About this project
Macrame and weaved wall hangings, once the thing of the past, are very popular again. And I love it! They add a softness to the room and at the same time texture to a wall. Many fiber arts projects are about function. It's good to remind people and yourself that fiber arts takes creativity, skill and time. A handmade scarf can be loved and ogled but it doesn't quite get the thoughtfulness that a piece on display does.
For sometime now I have wanted to try making a knit or crochet wall hanging. I decided to go with knit because I have this fabulous stitch pattern book called Reversible Knits by Lynne Barr with many unique stitches in it that I wanted to try. Which, is why I called this project a sampler. Unfortunately I cannot give the patterns for the stitches I used but I can tell you how I made the piece and you can find which patterns inspire you and want try for you own piece.
Pick 3 Different Knitting stitches to use for your piece. I picked to Lacy ones and one 'chunky' one. Work the piece in reverse. So the first one that you stitch will end up being the bottom of your piece and the last one will be the top.
For mine I used the stitches (in order of finished piece) Garter Triangles, Loops and Half Nelson. I made it 106 stitches wide but when I did the garter triangles I had to adjust it a little for pattern to work. My knitting needles 3.5mm and the yarn I used is Madelinetosh; Holi Festival.
I decided the length for each section as I made it. It's all up to you. Have fun with it.
Don't cast off!
Once the knitting is complete you need to add the dowel.
I used a wooden dowel that my husband cut down to size. This was super inexpensive (like 59 cents!). You could also use a copper pipe from the hardware store.
I told you not to cast off in the last step because you will be knitting it right onto the dowel. I first would cast the knit with a regular needle but then pull the yarn making a large loop and slide it onto the dowel then pulling it tight. But not to tight as you need to slide the yarn into place once it is all casted on.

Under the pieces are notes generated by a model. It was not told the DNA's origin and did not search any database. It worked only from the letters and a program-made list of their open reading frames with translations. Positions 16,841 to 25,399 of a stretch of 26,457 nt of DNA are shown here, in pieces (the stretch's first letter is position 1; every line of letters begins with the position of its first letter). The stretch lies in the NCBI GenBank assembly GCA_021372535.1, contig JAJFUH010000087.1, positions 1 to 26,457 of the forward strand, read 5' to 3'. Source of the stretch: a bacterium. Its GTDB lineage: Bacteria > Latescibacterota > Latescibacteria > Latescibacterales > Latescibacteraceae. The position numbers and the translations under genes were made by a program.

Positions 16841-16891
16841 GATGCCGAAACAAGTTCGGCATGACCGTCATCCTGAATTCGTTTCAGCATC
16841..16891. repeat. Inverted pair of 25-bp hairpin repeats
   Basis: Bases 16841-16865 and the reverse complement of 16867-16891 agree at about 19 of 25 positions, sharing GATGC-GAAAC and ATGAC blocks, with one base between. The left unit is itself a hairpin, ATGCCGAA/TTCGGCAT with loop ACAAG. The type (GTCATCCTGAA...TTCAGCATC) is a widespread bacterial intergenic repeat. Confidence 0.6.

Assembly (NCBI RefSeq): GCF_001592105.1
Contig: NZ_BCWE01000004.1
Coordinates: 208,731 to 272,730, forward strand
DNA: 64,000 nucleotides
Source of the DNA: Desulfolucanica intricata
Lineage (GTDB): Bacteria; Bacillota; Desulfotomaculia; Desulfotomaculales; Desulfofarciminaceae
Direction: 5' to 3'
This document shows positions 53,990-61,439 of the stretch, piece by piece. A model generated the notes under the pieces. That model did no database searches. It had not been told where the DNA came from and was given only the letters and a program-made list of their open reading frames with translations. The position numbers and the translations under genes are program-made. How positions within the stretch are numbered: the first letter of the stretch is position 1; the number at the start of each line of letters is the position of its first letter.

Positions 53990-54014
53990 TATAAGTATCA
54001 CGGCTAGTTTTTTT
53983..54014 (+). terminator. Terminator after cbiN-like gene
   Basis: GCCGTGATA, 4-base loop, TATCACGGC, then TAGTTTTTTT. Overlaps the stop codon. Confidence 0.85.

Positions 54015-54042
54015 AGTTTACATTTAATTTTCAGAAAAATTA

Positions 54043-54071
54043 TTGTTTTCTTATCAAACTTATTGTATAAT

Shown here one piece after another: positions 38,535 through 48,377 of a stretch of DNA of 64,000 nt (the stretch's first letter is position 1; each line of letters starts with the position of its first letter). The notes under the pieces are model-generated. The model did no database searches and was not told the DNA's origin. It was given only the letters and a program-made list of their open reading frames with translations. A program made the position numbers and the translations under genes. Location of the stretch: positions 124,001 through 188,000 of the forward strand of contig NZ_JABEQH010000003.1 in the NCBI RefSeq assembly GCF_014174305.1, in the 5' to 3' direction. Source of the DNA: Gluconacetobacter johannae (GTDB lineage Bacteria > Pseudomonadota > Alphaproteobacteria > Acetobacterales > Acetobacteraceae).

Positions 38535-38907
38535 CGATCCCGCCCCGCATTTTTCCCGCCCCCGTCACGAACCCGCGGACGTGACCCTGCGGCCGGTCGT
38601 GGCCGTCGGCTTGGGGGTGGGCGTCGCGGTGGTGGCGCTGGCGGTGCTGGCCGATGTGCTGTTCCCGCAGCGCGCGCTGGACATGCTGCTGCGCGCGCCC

At the bottom of the piece I added fringe with tassels. I feel like it adds so much to the piece when you do this.
To measure the yarn for the tassels I measured by holding the yarn to it, seeing how long I wanted it to be, doubling that and added a few inches. I cut 15 strands for each tassel.
For my piece I was able to easily insert a tassel in-between each gap on the lacy pattern. If you can't do that with your piece maybe you could count by stitches and use less strands as to not stretch out the stitches.
Fold the 15 strands in half and insert the folded part into the piece from right side to wrong side making a loop. Pull the string ends through the loop and tighten.
Once all tassels are on the will not hang evenly. Lay the piece on a table and trim them in an even line. Tip: I did mine on a wood table that has center line on it that I used to guide my scissors and keep even. Some people cut the tassels to form a point (shortest on the ends and longest in the middle).
Add a string for hanging.
I used 3 strands and tied them to each end.